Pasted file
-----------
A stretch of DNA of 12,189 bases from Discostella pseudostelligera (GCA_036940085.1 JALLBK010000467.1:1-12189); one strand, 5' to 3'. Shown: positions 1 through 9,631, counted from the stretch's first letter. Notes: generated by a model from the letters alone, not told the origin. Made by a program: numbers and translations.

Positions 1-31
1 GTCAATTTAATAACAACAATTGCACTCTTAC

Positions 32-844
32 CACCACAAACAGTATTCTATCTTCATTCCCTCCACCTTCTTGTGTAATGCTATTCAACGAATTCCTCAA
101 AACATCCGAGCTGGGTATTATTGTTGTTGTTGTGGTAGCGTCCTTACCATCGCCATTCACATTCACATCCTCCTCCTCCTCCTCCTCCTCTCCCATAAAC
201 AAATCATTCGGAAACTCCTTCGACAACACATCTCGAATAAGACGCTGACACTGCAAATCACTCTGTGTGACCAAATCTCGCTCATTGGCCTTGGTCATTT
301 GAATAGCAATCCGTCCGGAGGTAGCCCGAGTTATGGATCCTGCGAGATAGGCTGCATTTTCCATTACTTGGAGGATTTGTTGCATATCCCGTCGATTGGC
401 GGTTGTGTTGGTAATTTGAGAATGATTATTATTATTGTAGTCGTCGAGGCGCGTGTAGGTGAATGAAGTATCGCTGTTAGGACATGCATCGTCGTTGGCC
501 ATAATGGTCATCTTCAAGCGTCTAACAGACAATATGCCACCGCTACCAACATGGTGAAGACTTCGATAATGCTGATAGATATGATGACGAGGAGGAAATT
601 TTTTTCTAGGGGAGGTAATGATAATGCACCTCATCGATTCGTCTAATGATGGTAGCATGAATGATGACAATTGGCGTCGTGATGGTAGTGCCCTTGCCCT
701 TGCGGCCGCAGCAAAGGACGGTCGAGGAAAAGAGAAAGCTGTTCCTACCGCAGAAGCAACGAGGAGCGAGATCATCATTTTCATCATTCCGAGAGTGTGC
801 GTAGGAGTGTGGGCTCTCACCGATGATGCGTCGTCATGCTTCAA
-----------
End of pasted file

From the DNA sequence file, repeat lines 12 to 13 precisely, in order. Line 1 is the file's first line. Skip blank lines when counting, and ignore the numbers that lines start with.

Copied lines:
701 TGCGGCCGCAGCAAAGGACGGTCGAGGAAAAGAGAAAGCTGTTCCTACCGCAGAAGCAACGAGGAGCGAGATCATCATTTTCATCATTCCGAGAGTGTGC
801 GTAGGAGTGTGGGCTCTCACCGATGATGCGTCGTCATGCTTCAA